Charlie Taylor Ministries

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In business, nothing keeps prices lower and service higher than competition. In golf or tennis, nothing causes intense concentration, effort, and improvement than competition. In High School and College, when you dated girls you had to compete with other guys for their affection and it made them even more desirable. We have had to compete for every position, every honor, and all our possessions. Competition is a daily reality in business, recreation, and relationships.

The question is, what does the Bible say about competition ? Is it good or bad ? If it is good, can you over do it ? One guy made the comment, “When I compete, I don’t want to just win, I want to beat their brains out”. Professional athletes today use words like dominate, rule, punish, and owning their opponents. As Christians, should our perspective and behavior about competition be different ?

The overriding principle of all human activity should come from passages like Colossians 3:17, “whatever you do in word or deed, do all in the name of the Lord Jesus”, and also Col. 3:23, “Whatever you do, do your work heartily as for the Lord rather than men”. Paul made us aware of our true identity in 2 Cor. 5:19-20. We are “ambassadors for Christ” in every area of our life whether in the office, at home, or even on the golf course. God has committed to us as Christians a ministry. The trick is that tension exists between doing what you are doing “heartily”, but also being an ambassador for Christ. If you are trying to do your absolute best, give 100% effort, and beat the other guy, is it even possible to be a good witness and attract your opponent to Christ ?

What about some biblical examples ? The Bible gives great honor and credibility to characters such as Jacob and Joseph because of their hard work and success. Their success is attributed to the blessing of God, but God blessed their tenacity and perseverance as well as their faith. In Genesis 39-48 Joseph was able to achieve great success and a position of authority second only to Pharoah in Egypt. Because of Joseph,s success, he was able to serve and glorify God mightily. In Genesis 47 his family was saved from the famine, brought to Egypt and given a large portion of land. God was behind this but Joseph had to first overcome and persevere through being sold into slavery, falsely accused and thrown in a dungeon, false promises, etc. In the New Testament, Paul often taught spiritual truths by using athletic metaphors. In 1 Cor.9 Paul exhorts his disciples to work hard, persevere, and make sacrifices. He used sports metaphors like a runner who trains hard for a race in order to win, or a boxer who trains hard with a goal in mind to win the contest. Paul’s purpose was to motivate his audience to endure hardship and work hard to serve the Lord, but Paul clearly placed high regard to hard working successful athletes who prepared and played to win. Why did Pharoah love Joseph ? Joseph was successful. Why did Paul use athletes as examples ? Because they were winners.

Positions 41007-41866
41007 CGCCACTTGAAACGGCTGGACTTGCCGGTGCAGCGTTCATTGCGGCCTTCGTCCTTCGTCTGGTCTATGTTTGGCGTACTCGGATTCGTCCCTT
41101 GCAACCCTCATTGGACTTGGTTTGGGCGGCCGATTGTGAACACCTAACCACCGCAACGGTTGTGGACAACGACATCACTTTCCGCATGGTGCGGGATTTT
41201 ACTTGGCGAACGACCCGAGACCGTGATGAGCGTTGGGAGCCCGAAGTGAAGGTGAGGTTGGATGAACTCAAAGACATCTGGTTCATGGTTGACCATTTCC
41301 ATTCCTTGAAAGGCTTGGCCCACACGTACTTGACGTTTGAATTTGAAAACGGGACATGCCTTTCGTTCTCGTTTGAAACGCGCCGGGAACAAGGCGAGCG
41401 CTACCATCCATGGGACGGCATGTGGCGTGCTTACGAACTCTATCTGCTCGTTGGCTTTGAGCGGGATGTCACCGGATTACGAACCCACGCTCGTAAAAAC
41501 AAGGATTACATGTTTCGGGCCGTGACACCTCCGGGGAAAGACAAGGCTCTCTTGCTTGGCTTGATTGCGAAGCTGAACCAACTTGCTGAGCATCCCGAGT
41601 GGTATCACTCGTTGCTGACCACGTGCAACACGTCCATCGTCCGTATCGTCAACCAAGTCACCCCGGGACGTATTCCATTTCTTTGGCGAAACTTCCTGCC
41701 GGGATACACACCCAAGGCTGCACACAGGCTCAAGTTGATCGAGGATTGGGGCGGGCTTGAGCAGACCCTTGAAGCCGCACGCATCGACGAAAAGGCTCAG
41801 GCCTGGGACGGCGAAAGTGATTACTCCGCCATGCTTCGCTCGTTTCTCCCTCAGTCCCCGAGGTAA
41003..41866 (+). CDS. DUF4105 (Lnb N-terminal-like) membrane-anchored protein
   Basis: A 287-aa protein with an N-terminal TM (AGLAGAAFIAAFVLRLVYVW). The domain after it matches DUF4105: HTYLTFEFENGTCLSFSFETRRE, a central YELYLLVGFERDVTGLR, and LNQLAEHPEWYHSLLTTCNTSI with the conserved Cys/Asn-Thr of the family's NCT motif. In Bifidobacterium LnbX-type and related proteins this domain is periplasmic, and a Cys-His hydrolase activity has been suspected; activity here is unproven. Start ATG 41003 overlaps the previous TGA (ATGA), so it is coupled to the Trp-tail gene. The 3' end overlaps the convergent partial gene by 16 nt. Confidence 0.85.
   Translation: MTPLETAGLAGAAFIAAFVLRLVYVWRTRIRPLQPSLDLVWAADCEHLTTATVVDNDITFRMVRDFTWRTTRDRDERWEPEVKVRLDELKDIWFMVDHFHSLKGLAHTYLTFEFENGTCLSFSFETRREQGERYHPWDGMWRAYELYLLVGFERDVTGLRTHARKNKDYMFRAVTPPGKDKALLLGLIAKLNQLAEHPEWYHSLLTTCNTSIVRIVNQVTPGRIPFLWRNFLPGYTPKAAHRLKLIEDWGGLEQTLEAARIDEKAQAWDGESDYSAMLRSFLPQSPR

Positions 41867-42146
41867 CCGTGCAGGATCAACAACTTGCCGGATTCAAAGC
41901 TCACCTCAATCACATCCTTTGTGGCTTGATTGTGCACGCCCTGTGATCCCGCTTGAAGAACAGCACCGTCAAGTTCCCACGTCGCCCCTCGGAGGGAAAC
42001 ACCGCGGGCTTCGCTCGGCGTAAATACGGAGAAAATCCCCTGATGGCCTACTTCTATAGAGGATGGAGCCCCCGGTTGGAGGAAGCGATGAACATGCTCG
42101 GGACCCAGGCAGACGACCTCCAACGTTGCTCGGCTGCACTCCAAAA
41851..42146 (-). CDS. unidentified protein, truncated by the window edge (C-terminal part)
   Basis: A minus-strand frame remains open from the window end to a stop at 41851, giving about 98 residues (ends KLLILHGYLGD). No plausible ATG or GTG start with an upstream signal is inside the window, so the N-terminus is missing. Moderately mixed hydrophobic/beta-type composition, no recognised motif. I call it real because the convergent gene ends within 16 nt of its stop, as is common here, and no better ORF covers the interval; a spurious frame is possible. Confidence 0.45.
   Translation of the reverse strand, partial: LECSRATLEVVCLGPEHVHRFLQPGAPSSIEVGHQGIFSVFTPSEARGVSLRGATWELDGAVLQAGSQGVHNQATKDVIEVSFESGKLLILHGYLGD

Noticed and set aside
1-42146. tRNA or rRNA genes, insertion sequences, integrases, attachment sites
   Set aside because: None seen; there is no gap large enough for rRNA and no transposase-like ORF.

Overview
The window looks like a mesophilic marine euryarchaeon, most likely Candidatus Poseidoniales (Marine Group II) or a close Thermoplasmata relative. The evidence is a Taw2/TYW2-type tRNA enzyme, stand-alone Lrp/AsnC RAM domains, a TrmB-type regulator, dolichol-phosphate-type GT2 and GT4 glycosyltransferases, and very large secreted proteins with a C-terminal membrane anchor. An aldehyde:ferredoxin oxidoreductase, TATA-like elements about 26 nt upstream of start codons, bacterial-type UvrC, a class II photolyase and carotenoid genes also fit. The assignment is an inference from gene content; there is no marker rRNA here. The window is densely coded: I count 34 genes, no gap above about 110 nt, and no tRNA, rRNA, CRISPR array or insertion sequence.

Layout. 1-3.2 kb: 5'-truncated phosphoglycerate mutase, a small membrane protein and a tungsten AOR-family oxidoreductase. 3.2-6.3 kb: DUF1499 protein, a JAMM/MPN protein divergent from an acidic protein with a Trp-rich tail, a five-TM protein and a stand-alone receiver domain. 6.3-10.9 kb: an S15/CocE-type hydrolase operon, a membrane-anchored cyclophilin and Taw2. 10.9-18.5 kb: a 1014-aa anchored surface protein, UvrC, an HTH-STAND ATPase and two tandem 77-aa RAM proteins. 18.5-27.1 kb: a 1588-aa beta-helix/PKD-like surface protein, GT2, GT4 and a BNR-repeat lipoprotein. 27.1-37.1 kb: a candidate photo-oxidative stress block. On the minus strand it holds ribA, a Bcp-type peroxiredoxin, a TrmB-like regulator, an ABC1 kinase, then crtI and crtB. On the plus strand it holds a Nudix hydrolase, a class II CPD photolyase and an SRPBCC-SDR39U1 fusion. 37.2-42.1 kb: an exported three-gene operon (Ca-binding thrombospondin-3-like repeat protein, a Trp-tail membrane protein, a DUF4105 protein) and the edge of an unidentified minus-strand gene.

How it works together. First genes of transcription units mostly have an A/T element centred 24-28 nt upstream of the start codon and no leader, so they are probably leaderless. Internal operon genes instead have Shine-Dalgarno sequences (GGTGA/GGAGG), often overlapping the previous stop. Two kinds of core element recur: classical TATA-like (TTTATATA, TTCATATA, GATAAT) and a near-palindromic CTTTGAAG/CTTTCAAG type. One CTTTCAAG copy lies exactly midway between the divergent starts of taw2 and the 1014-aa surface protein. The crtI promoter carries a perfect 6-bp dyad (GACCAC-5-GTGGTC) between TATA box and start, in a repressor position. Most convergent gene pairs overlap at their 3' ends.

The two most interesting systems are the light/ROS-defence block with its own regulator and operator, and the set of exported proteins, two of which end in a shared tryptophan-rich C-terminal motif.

Let’s now return to the most important question remaining, Is it possible to be a strong competitor in business and athletics and still be a good witness and an ambassador for Christ ? Anyone who says that this is easy, or even says they consistently accomplish this may be naïve. My personal experience is there is a great tension between competition and being a good witness. I am certain that the only man who has mastered this is Jesus Christ. There used to be a group of guys that I regularly competed with in golf and I am aware that we definitely had a love/ hate relationship. I definitely had a ministry to all these guys, but at the same time they were often mad at me. When I won, the loser was often disappointed, and when I lost my disappointment was often way too transparent and vocal. Why is it so hard ? Why such tension ? Paul said it well in Galations 5:16-26, “live by the Spirit and you will not gratify the selfish desires of the flesh”. Our lives need to be directed and controlled by God’s Spirit. If we are directed and controlled by our own desires, our own agenda, things will get ugly. Paul said, “the flesh sets its desire against the Spirit, and the Spirit against the flesh, for these are in opposition to one another”.

The challenge then is to prepare and compete to the best of our ability, but always as “ambassadors for Christ”. The impediment to meeting the challenge is our selfishness(sin nature). The goal in meeting the challenge is to always represent Christ in every activity. As Paul said in Gal. 5:16 “walk by the Spirit” not by the flesh.

Picture of About the Author: Charlie Taylor
About the Author: Charlie Taylor

Charlie Taylor grew up in Dallas, Texas, graduated from the University of Texas Business School and went into the commercial real estate business for about twenty years before enrolling in and graduating from Dallas Theological Seminary with honors.

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